Sunday, 15 September 2019

Prom 74: Beethoven Night is Back - imaginative programming from Andrew Manze and NDR Radiophilharmonie, Hanover

Prom 74 - NDR Radiophilharmonie, Andrew Manze, Elizabeth Watts - BBC Proms (Photo Chris Christodoulou / BBC)
Prom 74 - NDR Radiophilharmonie, Andrew Manze, Elizabeth Watts
BBC Proms (Photo Chris Christodoulou / BBC)
Handel Music for the Royal Fireworks,
Beethoven Concert Aria, "Ah Perfido!",
Bach (arr. Elgar) Fantasia and Fugue in C minor, BWV537,
Beethoven Fidelio, Overture and 'Abscheulicher!', Symphony No. 5;
Elizabeth Watts (soprano),
NDR Radiophilharmonie Hanover/Andrew Manze;
BBC Proms at the Royal Albert Hall

Reviewed by Colin Clarke on 13 September 2019
Star rating: 4.0 (★★★★)

Coupling Beethoven’s music with that of two of his great musical heroes, Handel and Bach

Friday the 13th (13 September 2019) brought a Proms tradition – Beethoven Night – back to life with a visit from the North German Radio (Norddeutscher Rundfunk) orchestra, Hanover under their Chief Conductor since 2014, Andrew Manze, with soprano Elizabeth Watts. Coupling Beethoven’s music with that of two of his great musical heroes, Handel and Bach, was effective and imaginative programming.

Initially associated with early music, Manze was a member of the group Romanesca; in 1996 he was appointed as Associate Conductor and Director of the Academy of Ancient Music. Manze’s contract with The NDR Hannover Orchestra has been extended until Summer 2023, and it is easy to see how the orchestra admires him and responds well to him. Handel’s Music for the Royal Fireworks was given a surprisingly smooth, even gentle reading, the 'Largo alla siciliana', also called 'La paix' actually fairly indulgent, although rescued by a pronounced linear awareness. Perhaps 'La Rejouissance' could have been more festive, although that was in keeping with the rest of the performance. It was Handel, too, who provided the final pieces of the concert, in encore form: two movements from the Water Music Suite in G.

In between was a rare outing of Beethoven’s Concert Aria, 'Ah, perfido!'. Young man’s music (written aged 25), this was the point at which the whole evening went up a notch or two. Elizabeth Watts was a superb interpreter, pure and smooth at 'Per pietà,' properly agitated at 'Ah, crudel!'. The opening section (the bit with the text by Metastasio) was superbly accompanied by Manze, the orchestra light but presenting great detail. It was difficult to imagine a greater contrast than the Bach/Elgar Fantasia and Fugue in C minor (BWV 537). No missing the Elgarian sheen to the Fantasia; this is echt-Prom material. If the ear does have to adjust to that harp, there is no denying the effectiveness of the timpani heartbeat. All this was brilliantly delivered by Manze’s forces; impossible to ignore, too, the cheeky flourishes of the cymbal.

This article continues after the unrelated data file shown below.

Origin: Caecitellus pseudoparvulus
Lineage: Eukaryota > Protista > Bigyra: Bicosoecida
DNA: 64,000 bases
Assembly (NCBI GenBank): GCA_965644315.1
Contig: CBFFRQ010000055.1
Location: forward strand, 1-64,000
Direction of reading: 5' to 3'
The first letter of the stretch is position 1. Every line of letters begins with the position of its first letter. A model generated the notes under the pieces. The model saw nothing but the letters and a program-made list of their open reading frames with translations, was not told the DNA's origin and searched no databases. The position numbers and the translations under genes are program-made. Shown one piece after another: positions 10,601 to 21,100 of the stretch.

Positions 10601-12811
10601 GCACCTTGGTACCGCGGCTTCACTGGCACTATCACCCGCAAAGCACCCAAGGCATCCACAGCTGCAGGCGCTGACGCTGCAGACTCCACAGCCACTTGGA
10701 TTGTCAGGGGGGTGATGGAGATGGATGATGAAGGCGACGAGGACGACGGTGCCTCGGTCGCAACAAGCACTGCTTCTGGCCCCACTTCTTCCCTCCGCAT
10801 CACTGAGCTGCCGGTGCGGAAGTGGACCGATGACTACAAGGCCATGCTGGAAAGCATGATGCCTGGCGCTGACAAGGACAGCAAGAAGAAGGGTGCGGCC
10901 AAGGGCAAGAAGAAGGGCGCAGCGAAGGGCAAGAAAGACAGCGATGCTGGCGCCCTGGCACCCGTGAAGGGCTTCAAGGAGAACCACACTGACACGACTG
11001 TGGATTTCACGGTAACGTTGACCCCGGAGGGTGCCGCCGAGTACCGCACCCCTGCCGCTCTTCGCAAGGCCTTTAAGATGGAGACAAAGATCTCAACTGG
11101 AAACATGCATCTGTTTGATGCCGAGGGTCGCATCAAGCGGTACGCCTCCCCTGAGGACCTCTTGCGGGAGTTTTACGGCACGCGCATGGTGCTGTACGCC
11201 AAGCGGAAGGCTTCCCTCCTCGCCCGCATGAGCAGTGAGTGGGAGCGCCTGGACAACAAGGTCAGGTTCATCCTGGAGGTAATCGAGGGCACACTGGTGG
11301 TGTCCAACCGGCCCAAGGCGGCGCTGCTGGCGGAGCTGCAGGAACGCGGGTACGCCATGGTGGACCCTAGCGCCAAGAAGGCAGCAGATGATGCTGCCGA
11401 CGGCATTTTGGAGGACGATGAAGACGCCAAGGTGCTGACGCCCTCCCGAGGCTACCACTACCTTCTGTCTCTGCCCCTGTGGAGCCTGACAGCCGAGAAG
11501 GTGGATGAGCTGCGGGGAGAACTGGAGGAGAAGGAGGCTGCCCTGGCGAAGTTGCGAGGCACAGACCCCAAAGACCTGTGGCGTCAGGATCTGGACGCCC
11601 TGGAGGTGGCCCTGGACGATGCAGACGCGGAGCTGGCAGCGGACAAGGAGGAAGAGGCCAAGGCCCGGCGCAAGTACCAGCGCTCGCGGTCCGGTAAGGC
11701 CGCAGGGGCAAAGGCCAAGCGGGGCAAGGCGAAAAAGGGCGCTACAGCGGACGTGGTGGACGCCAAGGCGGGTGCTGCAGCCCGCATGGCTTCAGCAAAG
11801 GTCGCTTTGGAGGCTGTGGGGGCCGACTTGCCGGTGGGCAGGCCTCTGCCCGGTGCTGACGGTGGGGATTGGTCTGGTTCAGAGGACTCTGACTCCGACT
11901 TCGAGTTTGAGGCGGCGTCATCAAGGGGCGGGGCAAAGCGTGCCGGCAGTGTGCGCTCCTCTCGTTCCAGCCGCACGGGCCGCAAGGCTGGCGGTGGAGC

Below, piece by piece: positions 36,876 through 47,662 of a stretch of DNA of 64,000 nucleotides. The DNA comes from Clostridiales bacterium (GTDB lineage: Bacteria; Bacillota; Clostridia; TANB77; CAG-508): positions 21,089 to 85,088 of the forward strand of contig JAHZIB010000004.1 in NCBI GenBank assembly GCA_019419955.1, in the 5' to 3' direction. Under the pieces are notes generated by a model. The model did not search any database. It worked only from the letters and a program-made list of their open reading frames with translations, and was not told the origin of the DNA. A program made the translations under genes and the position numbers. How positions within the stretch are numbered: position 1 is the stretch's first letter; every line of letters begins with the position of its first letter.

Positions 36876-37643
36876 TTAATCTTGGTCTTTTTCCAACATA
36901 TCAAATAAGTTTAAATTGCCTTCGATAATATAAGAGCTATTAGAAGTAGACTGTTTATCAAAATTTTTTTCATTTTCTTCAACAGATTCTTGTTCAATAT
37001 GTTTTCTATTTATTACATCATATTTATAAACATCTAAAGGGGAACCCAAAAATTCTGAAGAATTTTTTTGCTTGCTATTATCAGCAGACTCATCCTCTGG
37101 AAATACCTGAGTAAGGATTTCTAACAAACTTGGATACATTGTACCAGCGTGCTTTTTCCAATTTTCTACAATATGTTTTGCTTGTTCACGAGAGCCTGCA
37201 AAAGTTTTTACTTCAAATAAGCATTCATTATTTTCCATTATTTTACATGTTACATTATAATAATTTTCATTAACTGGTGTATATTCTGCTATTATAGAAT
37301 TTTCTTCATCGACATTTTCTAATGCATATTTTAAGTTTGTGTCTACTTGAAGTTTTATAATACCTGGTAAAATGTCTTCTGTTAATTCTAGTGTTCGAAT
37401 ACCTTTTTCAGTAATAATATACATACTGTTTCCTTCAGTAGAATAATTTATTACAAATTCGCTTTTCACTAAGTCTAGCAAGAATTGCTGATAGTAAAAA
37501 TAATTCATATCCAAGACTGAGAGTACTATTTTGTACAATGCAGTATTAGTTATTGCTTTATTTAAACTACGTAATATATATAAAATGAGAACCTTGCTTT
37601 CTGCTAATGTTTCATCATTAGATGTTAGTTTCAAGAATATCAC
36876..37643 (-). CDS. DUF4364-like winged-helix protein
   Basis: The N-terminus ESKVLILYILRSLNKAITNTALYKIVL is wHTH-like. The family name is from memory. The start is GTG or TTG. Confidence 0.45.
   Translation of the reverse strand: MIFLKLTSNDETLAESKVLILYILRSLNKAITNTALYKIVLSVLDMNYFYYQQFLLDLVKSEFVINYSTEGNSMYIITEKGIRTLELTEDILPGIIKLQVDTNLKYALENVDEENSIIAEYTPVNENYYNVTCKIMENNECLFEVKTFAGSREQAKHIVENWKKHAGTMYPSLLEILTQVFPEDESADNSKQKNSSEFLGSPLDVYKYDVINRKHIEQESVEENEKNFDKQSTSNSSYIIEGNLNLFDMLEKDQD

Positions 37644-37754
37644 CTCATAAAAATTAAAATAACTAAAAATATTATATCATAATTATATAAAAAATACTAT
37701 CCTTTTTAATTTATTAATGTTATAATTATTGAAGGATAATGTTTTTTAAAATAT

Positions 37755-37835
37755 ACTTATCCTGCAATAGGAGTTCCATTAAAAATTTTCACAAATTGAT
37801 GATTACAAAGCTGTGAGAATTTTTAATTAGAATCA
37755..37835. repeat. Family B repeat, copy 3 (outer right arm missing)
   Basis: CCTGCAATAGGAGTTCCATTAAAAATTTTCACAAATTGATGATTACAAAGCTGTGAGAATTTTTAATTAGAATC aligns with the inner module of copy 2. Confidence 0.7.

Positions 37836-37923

Two Fidelio excerpts formed the opening of the second part of the concert, the Overture light in the opening exchanges, lithe in the faster section. Clarity again at a premium, the performance was nevertheless a touch underpowered; not a criticism that could be levelled at the superb 'Abscheulicher!' that followed, Watts absolutely inside the role (how she enjoyed the “sch” sound of 'Abscheulicher') supported by a fine set of horns, individuals all in their solos and yet as one when required.

And so to the Fifth. That word again – “lithe.” Fast, light, exposition repeat intact, the woodwind/strings exchanges scrupulously observed. The most mesmeric moments of the evening were contained in a beautiful plateau of chords in the 'Andante con moto', revelatory in their spectral demeanour. The scampering double-basses of the Scherzo were a true delight alongside bullet-hard timpani, the transition to the finale intelligent rather than apocalyptic. The finale’s ebb and flow enabled a more variegated landscape than most, enabling moments of an almost startling tenderness. The coda, fast but not pressed, seemed perfectly in accord with Manze’s interpretation: enlightening, intelligent and ultimately more satisfying than any dash to the finishing line.
Reviewed by Colin Clarke

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